campo la piccolina

It is hard to keep writing when the farm progress is not very noticeable and yet it keeps us busy.    This picture is us, from our neighborhood road.  The front portion with dirt is where we just finished digging out the cannel and spreading out the excess dirt.  We have now broken up the clay soil, fertilized, and seeded it.  This is where the geese and ducks spend their days.

We have sent many chickens, roosters, and rabbits to freezer camp.  And since we still had room in the freezer,  several sheep who did not respect the electric fence also went to freezer camp.  Then because we were interested in selling a group of our heifers, and have yet to eat any of our own beef, we sent a steer to camp.  The beef has nice flavor but not as tender as we had hoped.  Jon thinks it is because we did not let it “hang” for a few days.  The lamb was fantastic, since prior to this lot, we had only been eating older sheep.  When I went into the butcher’s to purchase some liver for the cats, he made comment that he hasn’t seen us in awhile.  This was our goal, to grow our own food.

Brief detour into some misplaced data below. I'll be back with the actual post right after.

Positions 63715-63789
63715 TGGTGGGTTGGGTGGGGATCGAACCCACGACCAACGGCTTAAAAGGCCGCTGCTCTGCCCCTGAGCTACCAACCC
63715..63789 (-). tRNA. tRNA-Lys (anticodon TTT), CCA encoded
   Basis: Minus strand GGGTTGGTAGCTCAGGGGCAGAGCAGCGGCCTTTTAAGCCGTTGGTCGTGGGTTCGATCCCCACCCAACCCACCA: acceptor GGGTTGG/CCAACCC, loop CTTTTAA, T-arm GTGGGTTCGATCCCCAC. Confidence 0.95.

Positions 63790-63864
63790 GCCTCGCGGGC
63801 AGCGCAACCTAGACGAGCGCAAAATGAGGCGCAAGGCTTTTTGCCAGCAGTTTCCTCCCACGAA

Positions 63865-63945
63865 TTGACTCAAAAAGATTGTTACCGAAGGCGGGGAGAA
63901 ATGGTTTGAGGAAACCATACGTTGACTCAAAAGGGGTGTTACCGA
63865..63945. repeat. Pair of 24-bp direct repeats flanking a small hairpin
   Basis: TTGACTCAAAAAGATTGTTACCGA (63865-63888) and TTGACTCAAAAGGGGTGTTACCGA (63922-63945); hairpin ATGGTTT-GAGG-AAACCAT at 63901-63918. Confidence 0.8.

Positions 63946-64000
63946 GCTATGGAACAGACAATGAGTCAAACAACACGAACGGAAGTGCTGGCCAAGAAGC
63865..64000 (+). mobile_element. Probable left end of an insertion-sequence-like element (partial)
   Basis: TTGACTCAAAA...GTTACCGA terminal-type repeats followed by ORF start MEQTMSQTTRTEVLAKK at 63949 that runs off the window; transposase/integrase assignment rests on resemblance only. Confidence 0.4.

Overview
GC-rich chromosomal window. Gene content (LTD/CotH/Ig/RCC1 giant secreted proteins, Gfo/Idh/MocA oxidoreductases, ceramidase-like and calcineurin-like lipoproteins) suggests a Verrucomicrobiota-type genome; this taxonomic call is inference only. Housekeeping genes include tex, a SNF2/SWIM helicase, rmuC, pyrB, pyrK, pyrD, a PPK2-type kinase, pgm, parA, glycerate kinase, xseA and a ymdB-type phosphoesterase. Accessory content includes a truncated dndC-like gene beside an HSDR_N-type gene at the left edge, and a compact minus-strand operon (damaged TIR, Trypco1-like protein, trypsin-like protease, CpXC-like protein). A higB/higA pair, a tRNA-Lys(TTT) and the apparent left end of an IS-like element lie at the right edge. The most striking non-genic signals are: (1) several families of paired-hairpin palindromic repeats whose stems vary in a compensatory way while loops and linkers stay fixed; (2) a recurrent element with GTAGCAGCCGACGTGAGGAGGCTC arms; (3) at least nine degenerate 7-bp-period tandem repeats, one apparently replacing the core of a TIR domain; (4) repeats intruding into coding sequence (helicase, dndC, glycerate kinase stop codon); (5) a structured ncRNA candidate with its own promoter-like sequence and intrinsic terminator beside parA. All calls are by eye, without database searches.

I have been cleaning rabbit cages and worm bins, chicken waters and brooder pens.  Slowly things are getting back to normal before everything stopped for harvest.

We have had several garden beds ready to plant, but without any rain we have been waiting.  We took three beds and just broke up the soil, fertilized, and spread seed.  We are hoping for feed for the animals.  The green houses are HOT and are watered daily if not twice.  We are getting tomatoes and salad green and the kale is still very hardy.  We have peppers of all types flourishing.  Eggplant seedlings are growing.  We have yet to plant any seed boxes because of the heat, but we have the extra bales of alfalfa and the garden tools taking up space in the working green house.

When it gets too hot to be in the sun, the guys have been cleaning the bosque.  They have been trimming the eucalyptus branches and cutting off any sprouts at the bottom from the main trunk.  It is looking better, but I have a had time seeing progress when the branches and wood piles are scattered within the grove and not pulled out.

The rest of the huerta looks good.  Between the tractor to help trim the pasture and no rain to help things grow, we actually look “neat and tidy.” I know we are a working farm in progress, and someday everything will have it’s place.


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